But that's for another model with this sort of thing in it.
A turd in a punchbowl is another 'model' with this sort of thing in it.
It's 'bowl' Gary, not 'bowel'. While you may be comfortable throwing any old thing into the former, as you do your "model", your "model" nonetheless resembles the output of the latter.
Your "model" is entirely a fantasy -- is it a coincidence that games from the Avalon Hill battle games up through D&D and its many cousins and offspring all use a hex grid for mapping and movement? Or is it a tragedy that you floundered for months before 'discovering' the utility of hex grids for certain kinds of movement-based representations?
Yet in real life, Napoleon is not limited to one of six directions in which he can move either himself or his troops. Neither is the Lich of Haunted Hollow.
The stumbling block in both cases is that they do not map well onto 3D situations nor do they readily model 'grasp' or 'extended reach' scenarios. Nor do the persons or players have 'all possible paths' stored in memory. There would be huge performance problems with that -- an area you are doubtlessly familiar with, albeit in a slightly different context.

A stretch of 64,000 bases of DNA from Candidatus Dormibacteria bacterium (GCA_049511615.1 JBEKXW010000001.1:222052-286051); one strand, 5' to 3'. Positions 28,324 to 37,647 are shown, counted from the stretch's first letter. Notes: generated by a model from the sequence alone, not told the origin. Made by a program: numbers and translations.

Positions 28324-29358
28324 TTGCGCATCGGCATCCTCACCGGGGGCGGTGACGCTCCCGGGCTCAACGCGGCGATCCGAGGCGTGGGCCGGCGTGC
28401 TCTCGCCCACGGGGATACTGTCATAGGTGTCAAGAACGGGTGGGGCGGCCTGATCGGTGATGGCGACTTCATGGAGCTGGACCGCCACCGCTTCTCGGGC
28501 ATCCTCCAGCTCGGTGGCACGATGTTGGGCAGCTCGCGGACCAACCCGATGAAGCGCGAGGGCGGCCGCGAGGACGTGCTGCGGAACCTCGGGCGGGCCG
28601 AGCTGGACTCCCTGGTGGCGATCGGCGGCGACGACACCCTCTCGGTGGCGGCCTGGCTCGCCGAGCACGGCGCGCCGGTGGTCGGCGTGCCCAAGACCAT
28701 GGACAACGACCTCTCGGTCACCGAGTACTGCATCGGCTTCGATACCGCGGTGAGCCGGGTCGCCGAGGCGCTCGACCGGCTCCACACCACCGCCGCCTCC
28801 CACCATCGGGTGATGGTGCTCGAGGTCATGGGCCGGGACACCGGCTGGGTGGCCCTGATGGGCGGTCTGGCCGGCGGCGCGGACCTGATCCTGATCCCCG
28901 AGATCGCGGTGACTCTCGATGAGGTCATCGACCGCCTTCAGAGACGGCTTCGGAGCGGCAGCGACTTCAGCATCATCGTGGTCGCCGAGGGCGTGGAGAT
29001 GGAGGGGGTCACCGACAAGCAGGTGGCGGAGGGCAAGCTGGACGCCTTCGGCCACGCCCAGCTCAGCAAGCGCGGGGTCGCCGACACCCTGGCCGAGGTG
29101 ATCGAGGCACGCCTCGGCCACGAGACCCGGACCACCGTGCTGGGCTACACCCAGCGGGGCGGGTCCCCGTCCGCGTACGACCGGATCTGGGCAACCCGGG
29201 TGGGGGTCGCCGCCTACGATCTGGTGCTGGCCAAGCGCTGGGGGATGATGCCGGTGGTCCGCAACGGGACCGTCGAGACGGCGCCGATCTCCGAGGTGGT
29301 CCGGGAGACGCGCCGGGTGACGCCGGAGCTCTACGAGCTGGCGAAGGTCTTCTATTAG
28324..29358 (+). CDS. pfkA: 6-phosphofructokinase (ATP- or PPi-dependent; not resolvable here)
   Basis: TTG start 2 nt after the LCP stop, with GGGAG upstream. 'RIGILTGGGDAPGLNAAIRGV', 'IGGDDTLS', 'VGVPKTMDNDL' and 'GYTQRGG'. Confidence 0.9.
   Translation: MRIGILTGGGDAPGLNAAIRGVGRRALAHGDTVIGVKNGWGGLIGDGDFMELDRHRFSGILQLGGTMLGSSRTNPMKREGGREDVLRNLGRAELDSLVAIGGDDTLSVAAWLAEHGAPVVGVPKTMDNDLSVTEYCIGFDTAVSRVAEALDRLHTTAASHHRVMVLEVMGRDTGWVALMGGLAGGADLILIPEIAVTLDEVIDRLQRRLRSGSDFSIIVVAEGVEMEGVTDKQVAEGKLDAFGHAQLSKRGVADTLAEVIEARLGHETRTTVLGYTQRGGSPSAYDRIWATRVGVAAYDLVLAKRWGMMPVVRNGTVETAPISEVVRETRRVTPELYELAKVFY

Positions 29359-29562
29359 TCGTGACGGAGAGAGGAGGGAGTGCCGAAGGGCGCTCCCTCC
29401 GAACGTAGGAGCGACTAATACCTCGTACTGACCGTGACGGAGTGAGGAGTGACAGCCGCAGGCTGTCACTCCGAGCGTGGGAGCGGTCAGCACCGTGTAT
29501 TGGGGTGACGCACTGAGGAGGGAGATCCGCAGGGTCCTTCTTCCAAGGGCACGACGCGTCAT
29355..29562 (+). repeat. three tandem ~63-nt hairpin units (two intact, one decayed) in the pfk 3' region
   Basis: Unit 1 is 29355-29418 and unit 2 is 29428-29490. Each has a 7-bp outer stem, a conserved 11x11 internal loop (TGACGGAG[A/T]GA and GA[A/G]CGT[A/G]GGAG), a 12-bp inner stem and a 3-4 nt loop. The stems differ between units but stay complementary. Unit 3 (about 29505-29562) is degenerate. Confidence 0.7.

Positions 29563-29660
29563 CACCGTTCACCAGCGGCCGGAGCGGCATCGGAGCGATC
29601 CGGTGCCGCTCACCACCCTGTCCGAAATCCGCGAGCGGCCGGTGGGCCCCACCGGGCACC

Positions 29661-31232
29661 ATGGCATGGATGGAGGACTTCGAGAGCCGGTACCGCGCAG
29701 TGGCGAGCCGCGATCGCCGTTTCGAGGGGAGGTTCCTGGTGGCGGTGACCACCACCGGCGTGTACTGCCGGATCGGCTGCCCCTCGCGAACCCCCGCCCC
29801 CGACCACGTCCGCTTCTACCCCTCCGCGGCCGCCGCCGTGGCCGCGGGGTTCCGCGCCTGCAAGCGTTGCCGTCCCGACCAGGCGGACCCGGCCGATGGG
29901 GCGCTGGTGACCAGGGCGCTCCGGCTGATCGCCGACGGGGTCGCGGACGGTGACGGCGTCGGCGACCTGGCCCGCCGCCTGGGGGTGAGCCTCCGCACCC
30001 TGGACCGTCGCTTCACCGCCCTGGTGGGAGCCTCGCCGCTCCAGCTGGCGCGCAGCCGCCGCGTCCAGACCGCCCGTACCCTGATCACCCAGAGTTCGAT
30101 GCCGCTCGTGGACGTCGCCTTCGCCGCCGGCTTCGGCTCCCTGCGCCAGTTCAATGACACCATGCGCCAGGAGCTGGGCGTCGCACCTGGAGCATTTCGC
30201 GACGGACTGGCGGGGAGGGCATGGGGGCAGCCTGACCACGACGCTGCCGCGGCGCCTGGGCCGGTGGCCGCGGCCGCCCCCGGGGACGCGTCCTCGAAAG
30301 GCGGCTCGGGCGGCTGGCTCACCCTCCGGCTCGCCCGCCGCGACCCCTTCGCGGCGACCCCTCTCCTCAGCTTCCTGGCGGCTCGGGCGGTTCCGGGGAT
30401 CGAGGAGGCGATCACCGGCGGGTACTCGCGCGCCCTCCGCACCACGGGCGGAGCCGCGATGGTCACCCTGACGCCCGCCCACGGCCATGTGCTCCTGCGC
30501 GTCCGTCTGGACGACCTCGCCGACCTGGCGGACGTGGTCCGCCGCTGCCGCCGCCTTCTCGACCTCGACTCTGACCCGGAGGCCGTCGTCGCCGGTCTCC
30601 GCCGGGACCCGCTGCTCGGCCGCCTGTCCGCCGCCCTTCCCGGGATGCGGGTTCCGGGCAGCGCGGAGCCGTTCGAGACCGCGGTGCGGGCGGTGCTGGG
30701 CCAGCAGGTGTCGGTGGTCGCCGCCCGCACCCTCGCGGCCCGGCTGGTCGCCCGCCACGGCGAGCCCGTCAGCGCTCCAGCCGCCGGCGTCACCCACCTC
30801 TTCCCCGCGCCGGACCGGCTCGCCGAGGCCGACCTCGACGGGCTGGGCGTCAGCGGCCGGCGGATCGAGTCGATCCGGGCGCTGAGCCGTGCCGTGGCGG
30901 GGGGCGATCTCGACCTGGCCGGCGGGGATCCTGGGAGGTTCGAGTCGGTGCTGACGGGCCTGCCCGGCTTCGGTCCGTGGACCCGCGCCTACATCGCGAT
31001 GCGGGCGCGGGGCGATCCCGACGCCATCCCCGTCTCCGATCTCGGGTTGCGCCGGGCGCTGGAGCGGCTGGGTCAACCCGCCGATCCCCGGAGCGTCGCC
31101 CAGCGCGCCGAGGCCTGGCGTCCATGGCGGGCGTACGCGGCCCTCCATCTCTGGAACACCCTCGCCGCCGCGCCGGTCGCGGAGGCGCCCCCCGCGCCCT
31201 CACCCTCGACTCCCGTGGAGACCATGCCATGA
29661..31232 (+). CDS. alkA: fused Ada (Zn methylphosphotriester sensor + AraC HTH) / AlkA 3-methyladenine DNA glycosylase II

Ladies and Gentlemen, we have a winner in the Denser than Neutronium department.
Ed Kagin, co-founder of Camp Quest, passed away on March 27. :(
I will say absolutely nothing about all this!
Quote 9 Robert Byers March 28, 2014 at 8:05 pm
The bible is a witness in good standing until proven otherwise. Just like in court.
So the ark story is true. they even make movies about it and movies are true
they tell us otherwise there would not be the idea about movies documenting this or that cause or identity as a important thing.
If I had been aware of this fact I would have repented years before. On second thougt it may well be that Bob is just pissing off BA77.